There are all sorts of resonances around us, in the world, in our culture, and in our technology. A tidal resonance causes the 55 foot tides in the Bay of Fundy. Mechanical and acoustical resonances and their control are at the center of practically every musical instrument that ever existed. Even our voices and speech are based on controlling the resonances in our throat and mouth. Technology is also a heavy user of resonance. All clocks, radios, televisions, and gps navigating systems use electronic resonators at their very core. Doctors use magnetic resonance imaging or MRI to sense the resonances in atomic nuclei to map the insides of their patients. In spite of the great diversity of resonators, they all share many common properties. In this blog, we will delve into their various aspects. It is hoped that this will serve both the students and professionals who would like to understand more about resonators. I hope all will enjoy the animations.

For a list of all topics discussed, scroll down to the very bottom of the blog, or click here.

Origins of Newton's laws of motion

Non-mathematical introduction to relativity

Three types of waves: traveling waves, standing waves and rotating waves new

History of mechanical clocks with animations
Understanding a mechanical clock with animations
includes pendulum, balance wheel, and quartz clocks

Water waves, Fourier analysis

Monday, April 14, 2008

Water waves derivation 2: dynamics of the free surface

The top surface of the water is often called the free surface since it is free to change its shape as the wave passes. It is on and around this surface where water waves live. Deep under the surface, there is no restoring force trying to realign water parcels should they be disturbed, and without a restoring force, there can be no waves. On the surface, gravity pulls water parcels that are above the average water height back down. Parts of the surface that are below average get pushed up by gravity induced buoyant forces. It is this restoring force along with the momentum of the water in a wave that makes for wave motion. We can view the surface as an elastic film that has a strong gravitational force to restore it to a perfectly flat condition. At the same time, it is a quite massive film, that once waves get started, has a lot of momentum. We color the "film" dark blue in the above animation (mouse over it to see the animation). Note that the water is not flowing, but instead the water moves as indicated by the fishing float, back and forth and up and down in a cyclic manner. Only the waves (the pattern) move left to right.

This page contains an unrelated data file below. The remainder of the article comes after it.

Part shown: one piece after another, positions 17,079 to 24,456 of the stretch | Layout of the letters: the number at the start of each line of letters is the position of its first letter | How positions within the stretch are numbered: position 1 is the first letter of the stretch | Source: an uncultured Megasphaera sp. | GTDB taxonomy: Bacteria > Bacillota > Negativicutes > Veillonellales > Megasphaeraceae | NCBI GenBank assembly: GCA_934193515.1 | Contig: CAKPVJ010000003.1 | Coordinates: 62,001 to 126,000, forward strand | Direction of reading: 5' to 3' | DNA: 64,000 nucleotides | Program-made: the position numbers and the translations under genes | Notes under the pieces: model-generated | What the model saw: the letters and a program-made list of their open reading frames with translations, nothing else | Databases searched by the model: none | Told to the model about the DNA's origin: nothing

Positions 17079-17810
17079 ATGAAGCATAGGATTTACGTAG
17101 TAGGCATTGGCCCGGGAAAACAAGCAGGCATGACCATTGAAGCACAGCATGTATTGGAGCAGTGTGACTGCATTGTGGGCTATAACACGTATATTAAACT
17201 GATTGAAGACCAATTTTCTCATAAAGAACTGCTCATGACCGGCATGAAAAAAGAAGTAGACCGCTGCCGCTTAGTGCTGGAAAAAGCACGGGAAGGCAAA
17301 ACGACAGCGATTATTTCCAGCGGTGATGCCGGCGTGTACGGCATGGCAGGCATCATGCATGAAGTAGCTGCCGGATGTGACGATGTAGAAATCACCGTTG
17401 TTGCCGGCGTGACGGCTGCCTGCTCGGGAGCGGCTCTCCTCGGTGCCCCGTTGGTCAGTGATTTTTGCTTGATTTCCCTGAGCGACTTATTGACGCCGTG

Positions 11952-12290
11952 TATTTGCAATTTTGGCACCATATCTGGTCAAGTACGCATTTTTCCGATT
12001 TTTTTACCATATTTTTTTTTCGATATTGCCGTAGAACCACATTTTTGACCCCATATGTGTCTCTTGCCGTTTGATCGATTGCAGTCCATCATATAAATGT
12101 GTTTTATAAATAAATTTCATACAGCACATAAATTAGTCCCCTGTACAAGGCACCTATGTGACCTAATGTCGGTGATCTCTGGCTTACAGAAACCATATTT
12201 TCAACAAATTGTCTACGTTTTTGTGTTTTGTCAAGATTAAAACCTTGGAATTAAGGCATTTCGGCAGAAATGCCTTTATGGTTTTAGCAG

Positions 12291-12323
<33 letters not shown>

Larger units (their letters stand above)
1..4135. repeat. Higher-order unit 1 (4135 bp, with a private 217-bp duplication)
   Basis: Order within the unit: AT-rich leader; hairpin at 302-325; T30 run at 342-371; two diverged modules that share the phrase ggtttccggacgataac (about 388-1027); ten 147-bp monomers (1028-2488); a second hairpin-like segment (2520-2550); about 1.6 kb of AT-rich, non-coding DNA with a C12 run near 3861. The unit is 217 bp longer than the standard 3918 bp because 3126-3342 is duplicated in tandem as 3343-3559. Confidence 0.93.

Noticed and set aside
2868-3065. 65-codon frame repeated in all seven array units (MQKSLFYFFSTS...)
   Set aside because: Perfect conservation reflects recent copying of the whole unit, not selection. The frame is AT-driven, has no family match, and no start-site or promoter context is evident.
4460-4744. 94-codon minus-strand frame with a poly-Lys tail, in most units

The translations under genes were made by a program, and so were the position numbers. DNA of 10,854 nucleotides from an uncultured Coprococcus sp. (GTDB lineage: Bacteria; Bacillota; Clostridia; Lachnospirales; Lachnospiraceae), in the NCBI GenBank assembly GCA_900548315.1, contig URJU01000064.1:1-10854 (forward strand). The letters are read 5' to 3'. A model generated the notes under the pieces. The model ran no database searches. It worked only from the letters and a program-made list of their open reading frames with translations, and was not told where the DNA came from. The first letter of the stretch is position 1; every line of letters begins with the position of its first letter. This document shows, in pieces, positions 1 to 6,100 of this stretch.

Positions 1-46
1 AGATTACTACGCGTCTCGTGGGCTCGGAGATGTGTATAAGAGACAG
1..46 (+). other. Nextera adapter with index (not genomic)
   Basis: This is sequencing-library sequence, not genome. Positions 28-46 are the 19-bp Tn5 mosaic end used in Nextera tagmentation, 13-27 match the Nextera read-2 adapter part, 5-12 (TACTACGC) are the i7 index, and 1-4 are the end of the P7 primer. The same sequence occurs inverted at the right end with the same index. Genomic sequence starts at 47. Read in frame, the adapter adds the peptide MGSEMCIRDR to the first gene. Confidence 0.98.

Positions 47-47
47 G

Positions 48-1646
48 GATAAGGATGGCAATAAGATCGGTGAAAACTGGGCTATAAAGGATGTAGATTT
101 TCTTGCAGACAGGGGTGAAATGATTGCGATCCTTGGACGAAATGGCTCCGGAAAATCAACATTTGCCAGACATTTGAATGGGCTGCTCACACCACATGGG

The animation perhaps implies that there is a sharp cutoff to the active region of the wave. This is not the case. A tiny fraction of wave motion exists quite far below the surface. However, because the wave motion falls off exponentially with the depth (for deep bodies of water), most of the wave activity occurs within one third of a wavelength of the surface. At that depth, the wave motion is only 15% of what it is at the surface, at one half a wavelength, the motion is 4% its surface strength. It is proportional to exp(−κ d) where d is the depth below the surface and κ = 2π/λ and λ is the wavelength.

In the previous posting we derived partial solutions for traveling water waves. These are summarized in Fig. 1 below. These solutions have to do with the water in and below the surface, how it must behave in order to remain uncompressed and without rotation, given that there are periodic disturbances on its surface. In other words, these solutions are just the reaction of an incompressible and irrotational fluid to periodic disturbances on its surface. The water surface, on the other hand, causes or powers these motions. The surface dynamics makes a disturbance in one water parcel carry over to its neighbors and propagate as wave motion. These equations do not reflect these surface dynamics (i.e. F=ma). In fact, the equations in Fig. 1 do not include the requirement that Newton's Second Law F=ma by obeyed anywhere in the fluid. We will work to correct this shortcoming in the material following Figure 1.